There is a new industry around an old, quick growing agricultural favorite able to be turned into almost anything you can grind, lounge or sleep in.
This past weekend, a store owner suggested I purchase a shirt based on the social priorities of the brand and the material used in the manufacturing process. Without prompt, she also suggested that I check out their section of hemp clothing. This was huge!
First, after dedicating the past three years to understanding barriers and advancing sustainable fashion, this is a first for me in a casual retail setting. Personally, it marks a turn in accessible sustainable fashion.
Second, it could have been recycled polyester, organic cotton, or wool but hemp, this section literally would not have existed only a couple years ago. Now, at Indie Getup, we pride ourselves on finding innovative new designers who make local products with an environmental or social purpose and it is about time we showcase some of the best hemp products while discussing the history and future of the fast growing fashion of hemp.
The benefits of hemp fiber also extend to the long term experience with the material. Hemp’s unique growth qualities mean a unique fiber with strength and durability to outlast cotton. With natural temperature regulation and anti-bacterial properties, hemp wears very similarly to animal fibers like wool and alpaca. Over time, hemp continues to soften without degradation of the fiber meaning any hemp products should be viewed as an investment in comfort.
As the legalization of marijuana spreads from state to state, there has been one major unintended benefit riding its coattails, the long awaited, widespread legalization of industrial hemp. Often associated with its close psychoactive relative, hemp was banned in the United States when the plant was swept up in anti-marijuana propaganda. Propaganda films like “Reefer Madness” assured hemp’s demise and when Congress passed the Marijuana Tax Act in 1937. The tax and licensing regulations of hemp made cultivation nearly impossible for American farmers.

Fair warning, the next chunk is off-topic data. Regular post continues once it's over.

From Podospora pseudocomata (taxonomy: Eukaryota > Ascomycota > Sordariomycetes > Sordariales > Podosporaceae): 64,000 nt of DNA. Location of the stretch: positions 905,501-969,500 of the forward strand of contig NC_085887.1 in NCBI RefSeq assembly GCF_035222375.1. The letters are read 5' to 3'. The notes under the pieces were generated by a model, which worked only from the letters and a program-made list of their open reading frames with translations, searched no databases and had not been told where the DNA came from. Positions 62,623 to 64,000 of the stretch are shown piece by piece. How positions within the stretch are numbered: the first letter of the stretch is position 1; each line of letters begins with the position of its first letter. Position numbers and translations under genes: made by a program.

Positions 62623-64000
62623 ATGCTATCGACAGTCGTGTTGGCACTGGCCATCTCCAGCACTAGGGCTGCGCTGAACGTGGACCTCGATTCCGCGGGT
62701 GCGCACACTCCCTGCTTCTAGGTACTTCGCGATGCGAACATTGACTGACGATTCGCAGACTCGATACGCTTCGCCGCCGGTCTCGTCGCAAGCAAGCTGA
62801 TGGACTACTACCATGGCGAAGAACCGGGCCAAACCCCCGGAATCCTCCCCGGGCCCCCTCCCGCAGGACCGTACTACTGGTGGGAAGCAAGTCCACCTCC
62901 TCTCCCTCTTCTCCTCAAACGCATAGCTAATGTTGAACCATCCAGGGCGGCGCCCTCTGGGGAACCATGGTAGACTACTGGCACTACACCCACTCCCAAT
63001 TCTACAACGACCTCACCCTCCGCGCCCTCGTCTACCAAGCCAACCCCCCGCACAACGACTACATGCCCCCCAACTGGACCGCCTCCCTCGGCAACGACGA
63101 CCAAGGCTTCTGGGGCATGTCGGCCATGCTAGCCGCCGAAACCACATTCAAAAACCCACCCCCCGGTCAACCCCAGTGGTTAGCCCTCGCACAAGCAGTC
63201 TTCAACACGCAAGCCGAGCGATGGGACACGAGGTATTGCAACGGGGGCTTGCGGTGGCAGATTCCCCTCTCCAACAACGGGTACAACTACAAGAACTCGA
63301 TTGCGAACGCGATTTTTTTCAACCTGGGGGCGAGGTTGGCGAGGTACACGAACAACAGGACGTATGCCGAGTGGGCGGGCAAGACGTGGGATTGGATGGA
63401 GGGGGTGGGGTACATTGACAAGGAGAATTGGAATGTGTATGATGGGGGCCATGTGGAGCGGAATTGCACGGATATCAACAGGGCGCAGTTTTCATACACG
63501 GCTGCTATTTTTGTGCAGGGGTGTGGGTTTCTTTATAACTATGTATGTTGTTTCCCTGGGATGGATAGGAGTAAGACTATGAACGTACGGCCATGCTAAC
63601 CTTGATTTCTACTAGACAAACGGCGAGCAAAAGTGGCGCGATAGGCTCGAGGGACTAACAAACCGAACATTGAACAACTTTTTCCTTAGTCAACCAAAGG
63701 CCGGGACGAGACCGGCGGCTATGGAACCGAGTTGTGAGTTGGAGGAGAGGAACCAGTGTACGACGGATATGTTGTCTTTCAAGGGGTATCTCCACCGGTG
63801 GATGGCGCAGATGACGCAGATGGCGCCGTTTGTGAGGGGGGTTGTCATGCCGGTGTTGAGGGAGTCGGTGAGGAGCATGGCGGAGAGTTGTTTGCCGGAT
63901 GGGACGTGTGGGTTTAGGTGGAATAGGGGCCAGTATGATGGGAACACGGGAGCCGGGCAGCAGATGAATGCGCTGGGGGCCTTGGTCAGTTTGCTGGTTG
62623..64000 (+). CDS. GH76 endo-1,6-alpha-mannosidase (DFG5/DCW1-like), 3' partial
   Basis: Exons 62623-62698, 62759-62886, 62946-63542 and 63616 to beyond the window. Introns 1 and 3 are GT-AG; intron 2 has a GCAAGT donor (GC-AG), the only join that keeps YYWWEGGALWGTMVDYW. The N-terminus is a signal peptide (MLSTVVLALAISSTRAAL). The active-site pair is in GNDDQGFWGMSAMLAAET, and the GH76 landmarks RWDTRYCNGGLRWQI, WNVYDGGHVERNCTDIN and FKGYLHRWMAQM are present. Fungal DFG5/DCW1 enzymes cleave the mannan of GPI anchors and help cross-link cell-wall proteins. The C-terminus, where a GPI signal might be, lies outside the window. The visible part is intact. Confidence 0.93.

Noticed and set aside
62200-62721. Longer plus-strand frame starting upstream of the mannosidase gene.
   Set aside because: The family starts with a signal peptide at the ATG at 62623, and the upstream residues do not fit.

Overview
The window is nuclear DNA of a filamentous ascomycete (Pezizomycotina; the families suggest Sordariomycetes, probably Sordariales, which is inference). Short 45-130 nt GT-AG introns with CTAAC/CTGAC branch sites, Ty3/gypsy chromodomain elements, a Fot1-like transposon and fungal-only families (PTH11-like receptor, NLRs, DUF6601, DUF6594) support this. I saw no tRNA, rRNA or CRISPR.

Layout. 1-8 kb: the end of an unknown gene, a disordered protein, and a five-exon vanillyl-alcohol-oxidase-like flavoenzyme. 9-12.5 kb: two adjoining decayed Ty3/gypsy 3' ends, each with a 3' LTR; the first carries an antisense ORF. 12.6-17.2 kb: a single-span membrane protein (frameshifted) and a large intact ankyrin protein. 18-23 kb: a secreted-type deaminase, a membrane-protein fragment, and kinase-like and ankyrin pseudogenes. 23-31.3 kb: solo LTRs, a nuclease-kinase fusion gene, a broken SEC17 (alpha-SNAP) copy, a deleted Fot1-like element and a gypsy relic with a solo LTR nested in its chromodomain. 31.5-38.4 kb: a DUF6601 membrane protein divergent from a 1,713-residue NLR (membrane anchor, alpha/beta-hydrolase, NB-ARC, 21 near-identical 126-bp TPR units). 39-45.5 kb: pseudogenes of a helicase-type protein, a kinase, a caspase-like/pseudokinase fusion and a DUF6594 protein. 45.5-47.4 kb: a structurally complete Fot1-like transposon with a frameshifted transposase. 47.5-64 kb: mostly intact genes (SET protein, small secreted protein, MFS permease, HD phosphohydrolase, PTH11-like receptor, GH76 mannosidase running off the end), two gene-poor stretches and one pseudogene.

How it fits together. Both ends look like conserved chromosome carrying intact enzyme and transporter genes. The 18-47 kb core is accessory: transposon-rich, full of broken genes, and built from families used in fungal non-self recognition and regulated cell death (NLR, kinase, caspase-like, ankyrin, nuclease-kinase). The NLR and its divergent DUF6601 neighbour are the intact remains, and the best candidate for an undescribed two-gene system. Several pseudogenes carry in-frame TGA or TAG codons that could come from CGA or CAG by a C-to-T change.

Industrial hemp used to be a boon for the farming economy and has been cultivated for multiple millennia. The use of hemp started around 8,000 B.C. and continued through different societies for different industrial purposes. In the 16th century, the British naval fleet cultivated hemp extensively to supply their constant construction of battleships. Hemp paper was used to make maps, travel logs and even bibles brought on board while hemp fiber made rope, sails and uniforms for sailors.
Hemp continued to be used in the early American colonies and continued to be so valuable that settlers could even pay their taxes with the crop. Then came the dark ages, where America got real un-cool. Prohibition.
While the prohibition era for alcohol came to an end, prohibition on marijuana was just getting started. Without getting into the arbitrary reasons why marijuana was vilified, hemp production and manufacturing was becoming more efficient and more accessible, putting it right in the cross hairs of the paper, timber, fuel and cotton industries.
For a brief period in World War II, given the proven dexterity of hemp, the United States government was forced to rethink their agenda, creating a call to action with the release of the film “Hemp for Victory,” motivating American Farmers to grow hemp for uniforms, canvas and rope. In response to the war effort, one million acres of hemp were grown across the Midwest. Quickly after the war, all of the hemp processing plants were shut down and the industry disappeared. As soon as the Controlled Substances Act of 1970 was passed, hemp was relegated to the Schedule I category, sealing its fates as an illegal substance…until recently!
Unsurprisingly to most, the federal legalization of hemp is wrapped up in stagnating farm bills and legal headaches, while governors across the country are establishing commercial production legislation. Aside from hemp’s ability to be grown under a variety of conditions and used for almost anything, many are recognizing it as a way to combat increasing carbon dioxide levels and decreasing water levels.
Compared against cotton, hemp requires 50 percent less water but will yield three time more fiber per hectare. This is critical as hemp fibers, plastics, and hempcrete have great potential to act as sustainable ‘sink’ for atmospheric carbon dioxide and at the same time, saving non-renewable resources. The use of natural fibers has a very high carbon storage potential and in many use cases, industrial hemp even has a negative global warming impact!
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